Their traditional dwelling-places were circular huts with a high peak, furnished with a mud sleeping-platform, jars of grain and a sunk fireplace, with the walls daubed with mud and decorated with geometrical or conventional designs in red, white or grey.
They were skilled hunters, using nets and spears, and kept goats, sheep and cattle. In war they used spears and long, narrow shields of giraffe or ox hide.
During Uganda’s colonial period, the British encouraged political and economic development in the south of the country, in particular among the Baganda.
In contrast, the Acholi and other northern ethnic groups supplied much of the national manual labor and came to comprise a majority of the military, creating what some have called a “military ethnocracy”.
This reached its height with the coup d’état of Acholi General Tito Okello in June 1985 (thus terminating the second regime of Milton Obote), and came to a crashing end with the defeat of Okello and the Acholi-dominated Uganda National Liberation Army by the National Resistance Army led by now-President Yoweri Museveni in January 1986.
The Acholi are known to the outside world mainly because of the insurgency of the Lord’s Resistance Army (LRA) led by Joseph Kony, an Acholi from Gulu.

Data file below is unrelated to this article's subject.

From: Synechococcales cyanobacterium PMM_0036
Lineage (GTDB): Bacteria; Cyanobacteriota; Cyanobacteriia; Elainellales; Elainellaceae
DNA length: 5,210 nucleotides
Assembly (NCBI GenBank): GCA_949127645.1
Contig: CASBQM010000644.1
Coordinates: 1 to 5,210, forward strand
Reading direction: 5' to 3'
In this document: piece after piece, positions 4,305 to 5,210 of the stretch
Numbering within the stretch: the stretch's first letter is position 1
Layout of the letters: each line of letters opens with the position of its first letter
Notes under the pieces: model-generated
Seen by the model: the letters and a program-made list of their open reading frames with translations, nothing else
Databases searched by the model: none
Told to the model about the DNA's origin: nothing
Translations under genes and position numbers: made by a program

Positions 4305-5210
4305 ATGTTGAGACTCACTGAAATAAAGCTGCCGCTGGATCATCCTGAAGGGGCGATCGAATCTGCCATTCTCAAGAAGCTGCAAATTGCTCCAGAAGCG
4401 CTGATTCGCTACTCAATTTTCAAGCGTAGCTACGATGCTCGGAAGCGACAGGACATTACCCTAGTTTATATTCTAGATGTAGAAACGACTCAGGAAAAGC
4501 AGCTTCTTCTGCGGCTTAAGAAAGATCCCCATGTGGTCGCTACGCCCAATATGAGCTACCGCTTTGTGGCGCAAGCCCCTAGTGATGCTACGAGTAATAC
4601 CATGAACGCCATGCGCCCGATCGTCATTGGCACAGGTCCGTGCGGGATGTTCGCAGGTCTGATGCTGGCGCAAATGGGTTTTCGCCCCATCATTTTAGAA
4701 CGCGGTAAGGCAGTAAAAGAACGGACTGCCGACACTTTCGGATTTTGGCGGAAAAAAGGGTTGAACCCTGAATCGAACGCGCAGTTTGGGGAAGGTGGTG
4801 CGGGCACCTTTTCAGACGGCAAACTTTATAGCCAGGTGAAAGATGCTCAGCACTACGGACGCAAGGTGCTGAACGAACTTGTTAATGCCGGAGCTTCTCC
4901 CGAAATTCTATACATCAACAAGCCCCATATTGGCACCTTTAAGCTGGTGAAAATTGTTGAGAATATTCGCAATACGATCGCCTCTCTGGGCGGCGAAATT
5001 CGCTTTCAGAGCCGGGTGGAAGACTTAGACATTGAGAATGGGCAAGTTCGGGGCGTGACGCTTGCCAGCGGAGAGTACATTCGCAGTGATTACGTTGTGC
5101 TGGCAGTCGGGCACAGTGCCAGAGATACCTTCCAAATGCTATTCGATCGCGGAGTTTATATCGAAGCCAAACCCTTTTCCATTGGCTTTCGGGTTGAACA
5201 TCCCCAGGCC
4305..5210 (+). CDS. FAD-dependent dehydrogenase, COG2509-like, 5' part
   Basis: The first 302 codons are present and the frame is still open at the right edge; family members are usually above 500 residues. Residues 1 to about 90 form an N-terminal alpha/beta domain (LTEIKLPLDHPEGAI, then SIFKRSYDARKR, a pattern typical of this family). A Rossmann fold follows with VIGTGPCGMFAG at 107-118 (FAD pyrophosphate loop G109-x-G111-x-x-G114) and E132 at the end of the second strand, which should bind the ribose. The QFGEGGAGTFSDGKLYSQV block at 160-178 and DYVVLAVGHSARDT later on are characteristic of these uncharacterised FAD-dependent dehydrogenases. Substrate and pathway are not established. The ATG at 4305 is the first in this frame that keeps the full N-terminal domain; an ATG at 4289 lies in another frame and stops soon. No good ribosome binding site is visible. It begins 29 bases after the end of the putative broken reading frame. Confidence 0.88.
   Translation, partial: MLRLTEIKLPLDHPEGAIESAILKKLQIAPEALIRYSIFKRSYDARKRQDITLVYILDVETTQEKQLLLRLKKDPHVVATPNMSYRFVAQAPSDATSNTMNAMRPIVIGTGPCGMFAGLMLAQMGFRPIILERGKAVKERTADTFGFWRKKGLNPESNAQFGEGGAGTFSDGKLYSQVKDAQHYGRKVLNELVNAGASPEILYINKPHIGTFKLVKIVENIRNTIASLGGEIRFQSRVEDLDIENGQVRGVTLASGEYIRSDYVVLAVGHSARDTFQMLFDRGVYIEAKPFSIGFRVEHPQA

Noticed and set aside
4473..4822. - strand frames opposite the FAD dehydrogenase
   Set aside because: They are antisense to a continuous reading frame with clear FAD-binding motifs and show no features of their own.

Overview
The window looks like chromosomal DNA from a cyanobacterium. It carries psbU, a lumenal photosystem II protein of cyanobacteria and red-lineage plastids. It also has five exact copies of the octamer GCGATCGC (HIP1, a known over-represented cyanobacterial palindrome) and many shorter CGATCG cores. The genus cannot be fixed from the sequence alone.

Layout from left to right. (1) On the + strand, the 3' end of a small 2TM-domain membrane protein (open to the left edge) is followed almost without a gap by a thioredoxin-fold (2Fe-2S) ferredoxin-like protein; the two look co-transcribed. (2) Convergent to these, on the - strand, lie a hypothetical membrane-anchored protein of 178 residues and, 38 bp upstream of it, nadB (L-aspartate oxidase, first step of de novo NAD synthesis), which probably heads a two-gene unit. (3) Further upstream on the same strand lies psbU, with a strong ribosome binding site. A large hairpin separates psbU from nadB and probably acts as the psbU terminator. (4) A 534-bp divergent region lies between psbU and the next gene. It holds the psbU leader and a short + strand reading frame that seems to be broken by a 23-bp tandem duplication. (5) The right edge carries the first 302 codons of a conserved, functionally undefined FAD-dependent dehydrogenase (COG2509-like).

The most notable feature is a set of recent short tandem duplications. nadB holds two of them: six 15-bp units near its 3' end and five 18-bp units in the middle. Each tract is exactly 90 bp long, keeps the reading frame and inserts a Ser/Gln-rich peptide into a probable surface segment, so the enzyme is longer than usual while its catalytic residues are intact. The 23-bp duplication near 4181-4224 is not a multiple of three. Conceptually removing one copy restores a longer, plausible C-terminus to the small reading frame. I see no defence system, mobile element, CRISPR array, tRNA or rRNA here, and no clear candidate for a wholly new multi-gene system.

The activities of the LRA have been devastating within Acholiland (though they spread also to neighbouring districts and countries). In September 1996 the government of Uganda put in place a policy of forced displacement of the Acholi in the Gulu district into displacement camps.
Since 1996 this policy has expanded to encompass the entire rural Acholi population of four districts, one million people. These camps had some of the highest mortality rates in the world with an estimated 1,000 people dying per week at one point.Malaria and AIDS were primary causes of the deaths.
The majority of elected parliamentarians in the Acholi sub-region are members of the opposition.
Religion of the Acholi People
Most Acholi are Roman Catholic, Protestant and, in lesser numbers, Muslim. Nevertheless, the traditional belief in guardian and ancestor spirits remains strong, though it is often described in Christian or Islamic terms.